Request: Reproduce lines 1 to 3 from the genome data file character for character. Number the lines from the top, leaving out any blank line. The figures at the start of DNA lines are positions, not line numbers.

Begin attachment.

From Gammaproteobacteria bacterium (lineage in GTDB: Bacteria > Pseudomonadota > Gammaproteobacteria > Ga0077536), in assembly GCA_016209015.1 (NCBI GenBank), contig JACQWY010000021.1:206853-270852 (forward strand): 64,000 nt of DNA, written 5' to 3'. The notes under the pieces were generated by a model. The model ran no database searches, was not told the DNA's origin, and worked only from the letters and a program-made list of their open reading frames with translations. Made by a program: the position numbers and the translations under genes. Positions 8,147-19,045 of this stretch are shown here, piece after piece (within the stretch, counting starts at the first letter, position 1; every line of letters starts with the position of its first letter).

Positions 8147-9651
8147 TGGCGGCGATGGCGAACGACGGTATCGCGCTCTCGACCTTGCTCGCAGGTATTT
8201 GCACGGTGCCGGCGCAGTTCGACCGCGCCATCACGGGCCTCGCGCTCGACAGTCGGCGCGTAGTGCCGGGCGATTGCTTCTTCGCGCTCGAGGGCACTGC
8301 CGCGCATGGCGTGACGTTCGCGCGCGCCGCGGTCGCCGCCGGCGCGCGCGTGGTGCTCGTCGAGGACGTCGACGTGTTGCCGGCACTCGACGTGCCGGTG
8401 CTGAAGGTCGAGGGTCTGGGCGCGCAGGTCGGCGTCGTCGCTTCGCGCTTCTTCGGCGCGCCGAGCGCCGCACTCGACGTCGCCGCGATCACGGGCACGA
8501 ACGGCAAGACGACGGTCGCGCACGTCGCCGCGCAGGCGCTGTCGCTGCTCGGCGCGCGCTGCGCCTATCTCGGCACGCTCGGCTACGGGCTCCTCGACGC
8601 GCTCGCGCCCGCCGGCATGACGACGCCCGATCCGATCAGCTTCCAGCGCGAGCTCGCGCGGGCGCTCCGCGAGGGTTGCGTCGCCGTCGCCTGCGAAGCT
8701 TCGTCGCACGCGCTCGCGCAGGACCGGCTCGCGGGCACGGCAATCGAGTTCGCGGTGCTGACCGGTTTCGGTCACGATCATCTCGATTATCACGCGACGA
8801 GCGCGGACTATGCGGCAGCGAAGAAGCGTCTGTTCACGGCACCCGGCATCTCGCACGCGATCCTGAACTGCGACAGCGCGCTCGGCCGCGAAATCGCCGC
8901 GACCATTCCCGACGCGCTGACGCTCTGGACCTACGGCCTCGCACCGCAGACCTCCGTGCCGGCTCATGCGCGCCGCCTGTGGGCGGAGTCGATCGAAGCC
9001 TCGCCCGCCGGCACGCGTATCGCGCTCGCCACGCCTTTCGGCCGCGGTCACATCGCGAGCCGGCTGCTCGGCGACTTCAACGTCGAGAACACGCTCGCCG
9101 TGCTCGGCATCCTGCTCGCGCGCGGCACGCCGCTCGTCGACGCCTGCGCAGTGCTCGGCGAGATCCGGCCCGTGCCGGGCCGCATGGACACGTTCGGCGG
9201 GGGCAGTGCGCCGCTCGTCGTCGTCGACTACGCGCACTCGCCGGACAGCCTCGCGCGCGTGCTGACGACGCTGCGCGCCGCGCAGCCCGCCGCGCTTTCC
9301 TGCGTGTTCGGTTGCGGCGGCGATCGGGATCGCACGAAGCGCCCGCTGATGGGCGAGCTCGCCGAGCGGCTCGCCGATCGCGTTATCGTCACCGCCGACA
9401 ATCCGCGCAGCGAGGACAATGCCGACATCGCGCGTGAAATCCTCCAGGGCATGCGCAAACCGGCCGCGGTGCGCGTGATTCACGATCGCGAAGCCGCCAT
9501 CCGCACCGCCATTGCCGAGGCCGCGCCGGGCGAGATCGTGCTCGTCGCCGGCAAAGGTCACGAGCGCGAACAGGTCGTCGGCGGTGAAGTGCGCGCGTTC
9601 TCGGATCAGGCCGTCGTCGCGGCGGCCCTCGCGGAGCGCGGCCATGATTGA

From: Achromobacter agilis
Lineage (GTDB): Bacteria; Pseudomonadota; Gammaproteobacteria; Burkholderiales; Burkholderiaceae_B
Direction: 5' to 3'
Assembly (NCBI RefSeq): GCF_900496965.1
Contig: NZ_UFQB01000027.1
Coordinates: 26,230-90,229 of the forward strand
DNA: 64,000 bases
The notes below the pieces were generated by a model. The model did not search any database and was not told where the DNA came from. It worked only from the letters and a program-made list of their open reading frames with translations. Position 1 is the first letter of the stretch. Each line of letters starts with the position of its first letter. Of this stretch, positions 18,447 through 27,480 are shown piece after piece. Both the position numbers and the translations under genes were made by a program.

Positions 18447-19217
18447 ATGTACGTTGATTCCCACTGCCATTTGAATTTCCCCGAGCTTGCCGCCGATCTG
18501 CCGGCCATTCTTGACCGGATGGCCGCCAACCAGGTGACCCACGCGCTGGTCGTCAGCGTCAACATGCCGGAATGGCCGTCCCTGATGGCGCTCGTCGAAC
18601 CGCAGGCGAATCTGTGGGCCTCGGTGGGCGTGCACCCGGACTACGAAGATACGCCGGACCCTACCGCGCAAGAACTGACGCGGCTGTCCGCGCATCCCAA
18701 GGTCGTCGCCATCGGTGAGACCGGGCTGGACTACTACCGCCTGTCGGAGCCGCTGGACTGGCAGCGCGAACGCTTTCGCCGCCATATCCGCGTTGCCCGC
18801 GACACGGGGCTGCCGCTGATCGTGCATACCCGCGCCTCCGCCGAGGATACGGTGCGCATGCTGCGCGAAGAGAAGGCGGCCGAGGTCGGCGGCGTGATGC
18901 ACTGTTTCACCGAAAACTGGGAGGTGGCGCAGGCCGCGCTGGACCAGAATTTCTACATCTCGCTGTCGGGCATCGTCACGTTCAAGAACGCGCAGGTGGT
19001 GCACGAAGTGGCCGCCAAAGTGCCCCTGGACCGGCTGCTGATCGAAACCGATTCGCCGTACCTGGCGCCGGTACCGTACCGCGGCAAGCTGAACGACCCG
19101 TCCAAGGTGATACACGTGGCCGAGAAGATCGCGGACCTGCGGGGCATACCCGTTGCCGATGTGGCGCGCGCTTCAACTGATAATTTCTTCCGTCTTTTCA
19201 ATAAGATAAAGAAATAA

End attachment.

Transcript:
From Gammaproteobacteria bacterium (lineage in GTDB: Bacteria > Pseudomonadota > Gammaproteobacteria > Ga0077536), in assembly GCA_016209015.1 (NCBI GenBank), contig JACQWY010000021.1:206853-270852 (forward strand): 64,000 nt of DNA, written 5' to 3'. The notes under the pieces were generated by a model. The model ran no database searches, was not told the DNA's origin, and worked only from the letters and a program-made list of their open reading frames with translations. Made by a program: the position numbers and the translations under genes. Positions 8,147-19,045 of this stretch are shown here, piece after piece (within the stretch, counting starts at the first letter, position 1; every line of letters starts with the position of its first letter).

Positions 8147-9651
8147 TGGCGGCGATGGCGAACGACGGTATCGCGCTCTCGACCTTGCTCGCAGGTATTT